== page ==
I hope your ds is really proud of himself for going through the desensitisation, what he has done may well be of benefit to lots more allergic kids in the future. And ds is only 2, after all. It may be that all sorts of things are possible in years to come...<channels positivity>
Would a cashew allergy really stop you going abroad?
What is his egg and cashew allergy stopping him doing (apart from eating egg and cashew).
Honestly, and I mean this lightly, gently, I think you need to get some perspective with your sons allergies.
Are you being light hearted and positive and upbeat on front of him?
Like I said, Ducks, I'm wallowing. Just for a moment there I saw a future for ds where I didn't have to worry about him when he went off to friends houses, on school trips, blah blah blah, you know what I'm talking about. Now it's gone again. I know that in the scheme of things we have it relatively easy, I have read enough of your posts in the past to know just how much more difficult things could be. I've just come through horrible pnd, anxiety, mild ocd, all as a result of ds's allergies. Things were looking a lot more positive. Now we're back to square one.
Ds is two, he doesn't understand yet that he has allergies, and when he is able to start taking that on board of course I will try to be as positive as possible with him. I don't wrap him in cotton wool, I take him out and about, although I do avoid those playgroups where there are hoardes of cake-wielding toddlers rampaging all over the place! I am starting to see that, no, I don't have to rule out air travel because he has a nut allergy, and that I have to give him as normal a life as possible - I don't want him to miss out. It's just pretty devastating to me that just as I was starting to believe that I wouldn't always have to think this way, the rug has been pulled out from under us again. It's all very recent, I will get over it, I just want to be able to come on here and moan about it please!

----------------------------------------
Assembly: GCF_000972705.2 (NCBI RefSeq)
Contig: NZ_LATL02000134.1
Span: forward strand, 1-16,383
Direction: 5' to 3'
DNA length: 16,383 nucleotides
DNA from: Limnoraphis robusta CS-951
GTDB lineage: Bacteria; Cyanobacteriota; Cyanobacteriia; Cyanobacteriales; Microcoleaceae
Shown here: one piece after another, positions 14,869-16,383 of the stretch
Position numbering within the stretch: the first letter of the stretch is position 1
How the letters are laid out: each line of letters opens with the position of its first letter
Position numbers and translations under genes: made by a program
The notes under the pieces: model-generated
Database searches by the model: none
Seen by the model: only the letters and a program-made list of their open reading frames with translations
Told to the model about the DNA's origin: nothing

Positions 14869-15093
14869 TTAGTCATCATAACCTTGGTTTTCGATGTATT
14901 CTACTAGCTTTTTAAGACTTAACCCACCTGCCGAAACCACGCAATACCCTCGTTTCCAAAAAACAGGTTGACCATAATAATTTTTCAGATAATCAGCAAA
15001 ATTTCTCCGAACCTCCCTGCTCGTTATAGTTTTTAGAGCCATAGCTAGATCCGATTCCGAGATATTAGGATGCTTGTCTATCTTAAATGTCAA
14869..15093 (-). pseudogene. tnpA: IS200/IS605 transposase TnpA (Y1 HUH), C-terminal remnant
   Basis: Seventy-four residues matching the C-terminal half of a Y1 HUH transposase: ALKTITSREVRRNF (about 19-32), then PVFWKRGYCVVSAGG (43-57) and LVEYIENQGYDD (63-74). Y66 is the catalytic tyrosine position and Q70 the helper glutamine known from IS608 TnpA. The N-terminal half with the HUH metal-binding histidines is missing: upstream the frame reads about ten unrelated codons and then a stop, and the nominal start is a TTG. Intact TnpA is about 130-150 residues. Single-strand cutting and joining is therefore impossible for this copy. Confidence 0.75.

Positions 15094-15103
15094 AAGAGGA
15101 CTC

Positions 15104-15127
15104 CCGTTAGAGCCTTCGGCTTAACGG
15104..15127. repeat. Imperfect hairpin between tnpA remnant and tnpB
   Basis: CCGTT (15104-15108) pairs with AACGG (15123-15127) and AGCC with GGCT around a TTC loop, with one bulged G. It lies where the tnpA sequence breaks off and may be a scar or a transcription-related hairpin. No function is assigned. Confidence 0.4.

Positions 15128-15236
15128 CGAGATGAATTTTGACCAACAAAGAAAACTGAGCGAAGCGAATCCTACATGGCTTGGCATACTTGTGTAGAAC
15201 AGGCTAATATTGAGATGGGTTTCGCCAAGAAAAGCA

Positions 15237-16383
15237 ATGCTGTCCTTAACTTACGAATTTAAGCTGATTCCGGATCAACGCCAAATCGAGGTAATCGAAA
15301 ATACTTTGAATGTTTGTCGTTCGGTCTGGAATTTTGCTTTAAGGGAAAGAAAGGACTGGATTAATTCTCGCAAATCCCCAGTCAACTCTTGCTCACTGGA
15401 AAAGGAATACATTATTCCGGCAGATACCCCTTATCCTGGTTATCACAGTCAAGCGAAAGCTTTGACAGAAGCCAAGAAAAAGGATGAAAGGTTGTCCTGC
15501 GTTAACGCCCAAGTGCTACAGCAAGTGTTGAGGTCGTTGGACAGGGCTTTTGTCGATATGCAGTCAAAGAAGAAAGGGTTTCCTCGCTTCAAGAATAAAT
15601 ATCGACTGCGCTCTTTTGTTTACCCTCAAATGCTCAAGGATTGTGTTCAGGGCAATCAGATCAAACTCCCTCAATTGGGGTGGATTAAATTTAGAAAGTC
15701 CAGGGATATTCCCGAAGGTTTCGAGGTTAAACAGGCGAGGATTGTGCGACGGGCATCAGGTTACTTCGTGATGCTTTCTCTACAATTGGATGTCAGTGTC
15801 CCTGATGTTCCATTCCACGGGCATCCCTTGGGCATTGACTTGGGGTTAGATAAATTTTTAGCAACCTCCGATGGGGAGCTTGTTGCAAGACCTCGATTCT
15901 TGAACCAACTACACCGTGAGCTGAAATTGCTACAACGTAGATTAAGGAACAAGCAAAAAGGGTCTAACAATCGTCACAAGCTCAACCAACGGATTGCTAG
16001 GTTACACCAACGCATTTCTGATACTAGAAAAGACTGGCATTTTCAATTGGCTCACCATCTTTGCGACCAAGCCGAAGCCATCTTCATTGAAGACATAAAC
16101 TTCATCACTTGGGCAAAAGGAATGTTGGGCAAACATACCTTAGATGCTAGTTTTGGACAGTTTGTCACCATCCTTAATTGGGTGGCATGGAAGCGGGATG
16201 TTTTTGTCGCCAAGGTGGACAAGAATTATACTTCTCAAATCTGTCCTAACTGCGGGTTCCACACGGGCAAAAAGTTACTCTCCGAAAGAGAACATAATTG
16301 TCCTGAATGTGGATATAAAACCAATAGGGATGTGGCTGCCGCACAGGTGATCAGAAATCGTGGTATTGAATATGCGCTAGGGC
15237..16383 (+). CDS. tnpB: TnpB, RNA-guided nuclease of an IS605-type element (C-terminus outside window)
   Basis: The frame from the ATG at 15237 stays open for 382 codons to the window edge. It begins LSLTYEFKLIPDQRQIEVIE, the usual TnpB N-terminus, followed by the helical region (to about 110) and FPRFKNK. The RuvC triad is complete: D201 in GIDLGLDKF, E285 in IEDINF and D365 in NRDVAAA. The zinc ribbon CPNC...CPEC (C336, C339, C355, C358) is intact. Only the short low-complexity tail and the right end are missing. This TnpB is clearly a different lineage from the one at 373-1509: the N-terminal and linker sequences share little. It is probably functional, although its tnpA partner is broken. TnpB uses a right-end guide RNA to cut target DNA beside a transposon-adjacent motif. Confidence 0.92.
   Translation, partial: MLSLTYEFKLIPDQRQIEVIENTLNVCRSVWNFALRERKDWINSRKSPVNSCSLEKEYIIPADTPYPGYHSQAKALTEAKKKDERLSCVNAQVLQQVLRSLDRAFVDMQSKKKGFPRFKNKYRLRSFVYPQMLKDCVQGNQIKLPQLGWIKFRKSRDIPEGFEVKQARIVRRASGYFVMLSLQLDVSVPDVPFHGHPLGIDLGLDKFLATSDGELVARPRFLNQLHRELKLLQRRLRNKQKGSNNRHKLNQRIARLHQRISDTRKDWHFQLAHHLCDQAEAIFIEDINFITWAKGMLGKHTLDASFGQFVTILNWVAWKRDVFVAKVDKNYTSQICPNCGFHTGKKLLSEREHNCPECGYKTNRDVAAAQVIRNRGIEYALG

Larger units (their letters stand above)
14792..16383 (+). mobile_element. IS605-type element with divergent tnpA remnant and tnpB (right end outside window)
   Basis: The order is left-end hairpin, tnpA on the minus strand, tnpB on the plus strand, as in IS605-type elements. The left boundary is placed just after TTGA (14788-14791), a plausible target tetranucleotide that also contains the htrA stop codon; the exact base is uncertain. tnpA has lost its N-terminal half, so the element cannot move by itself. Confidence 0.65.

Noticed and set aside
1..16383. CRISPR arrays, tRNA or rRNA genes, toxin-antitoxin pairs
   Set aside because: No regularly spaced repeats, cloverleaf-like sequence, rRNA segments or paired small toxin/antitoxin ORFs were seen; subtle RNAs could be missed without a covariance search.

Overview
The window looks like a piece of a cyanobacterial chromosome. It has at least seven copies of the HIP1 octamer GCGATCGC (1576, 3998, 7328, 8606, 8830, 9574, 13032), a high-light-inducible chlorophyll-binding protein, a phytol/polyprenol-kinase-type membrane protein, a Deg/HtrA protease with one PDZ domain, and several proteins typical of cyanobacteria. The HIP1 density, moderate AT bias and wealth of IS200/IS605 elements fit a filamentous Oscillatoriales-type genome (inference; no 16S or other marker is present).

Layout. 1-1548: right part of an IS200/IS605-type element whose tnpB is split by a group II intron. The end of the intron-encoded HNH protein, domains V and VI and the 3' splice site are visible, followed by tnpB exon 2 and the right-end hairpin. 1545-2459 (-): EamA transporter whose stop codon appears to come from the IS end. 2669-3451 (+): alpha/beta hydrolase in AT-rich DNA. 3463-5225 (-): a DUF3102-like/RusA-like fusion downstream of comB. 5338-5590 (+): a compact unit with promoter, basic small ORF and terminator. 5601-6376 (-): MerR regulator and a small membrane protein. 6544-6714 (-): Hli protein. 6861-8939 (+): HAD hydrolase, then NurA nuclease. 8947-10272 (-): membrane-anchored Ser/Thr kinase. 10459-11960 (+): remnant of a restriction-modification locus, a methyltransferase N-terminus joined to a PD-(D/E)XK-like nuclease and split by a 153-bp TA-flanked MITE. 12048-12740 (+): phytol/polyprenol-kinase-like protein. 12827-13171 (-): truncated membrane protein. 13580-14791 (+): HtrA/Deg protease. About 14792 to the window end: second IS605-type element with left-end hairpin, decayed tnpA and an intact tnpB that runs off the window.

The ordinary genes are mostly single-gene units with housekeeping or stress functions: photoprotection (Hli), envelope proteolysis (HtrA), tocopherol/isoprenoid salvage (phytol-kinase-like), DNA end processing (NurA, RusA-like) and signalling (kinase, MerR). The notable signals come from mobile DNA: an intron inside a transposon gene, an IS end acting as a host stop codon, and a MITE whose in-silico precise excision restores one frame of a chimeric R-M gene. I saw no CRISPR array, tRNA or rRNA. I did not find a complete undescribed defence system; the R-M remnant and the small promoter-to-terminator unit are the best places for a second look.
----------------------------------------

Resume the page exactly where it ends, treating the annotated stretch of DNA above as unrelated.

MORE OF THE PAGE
Our 4year old DD is allergic to eggs and cows milk, as I'm sure you know avoiding egg is tricky because it is in all sorts of things you don't expect it to be, but we find avoiding milk is even harder. The milk allergy isn't too bad though she is pretty poorly afterwards, but the egg allergy is pretty nasty with alarming swelling/hives, though not anaphylactic thankfully.
We've been abroad, flown longhaul with her several times, it is do-able if you want to do it.
Get very good travel insurance, declare it as a pre-existing condition and pick your location carefully. We stick to English speaking countries because neither DH and I have a second language and I feel like I need to be able to converse with a doctor without the use of a phrase book.
On a plane you can take all your own food for them, they are fine with that. You could do self catering maybe, we have done both hotels and self catering. If we choose a hotel we contact them before we book to ensure that they can cater safely for him. Once we couldn't find a hotel that could safely cater so we bought in food to keep in our room for breakfast and always ate out for lunch/dinner, finding places nearby where they could cater for us.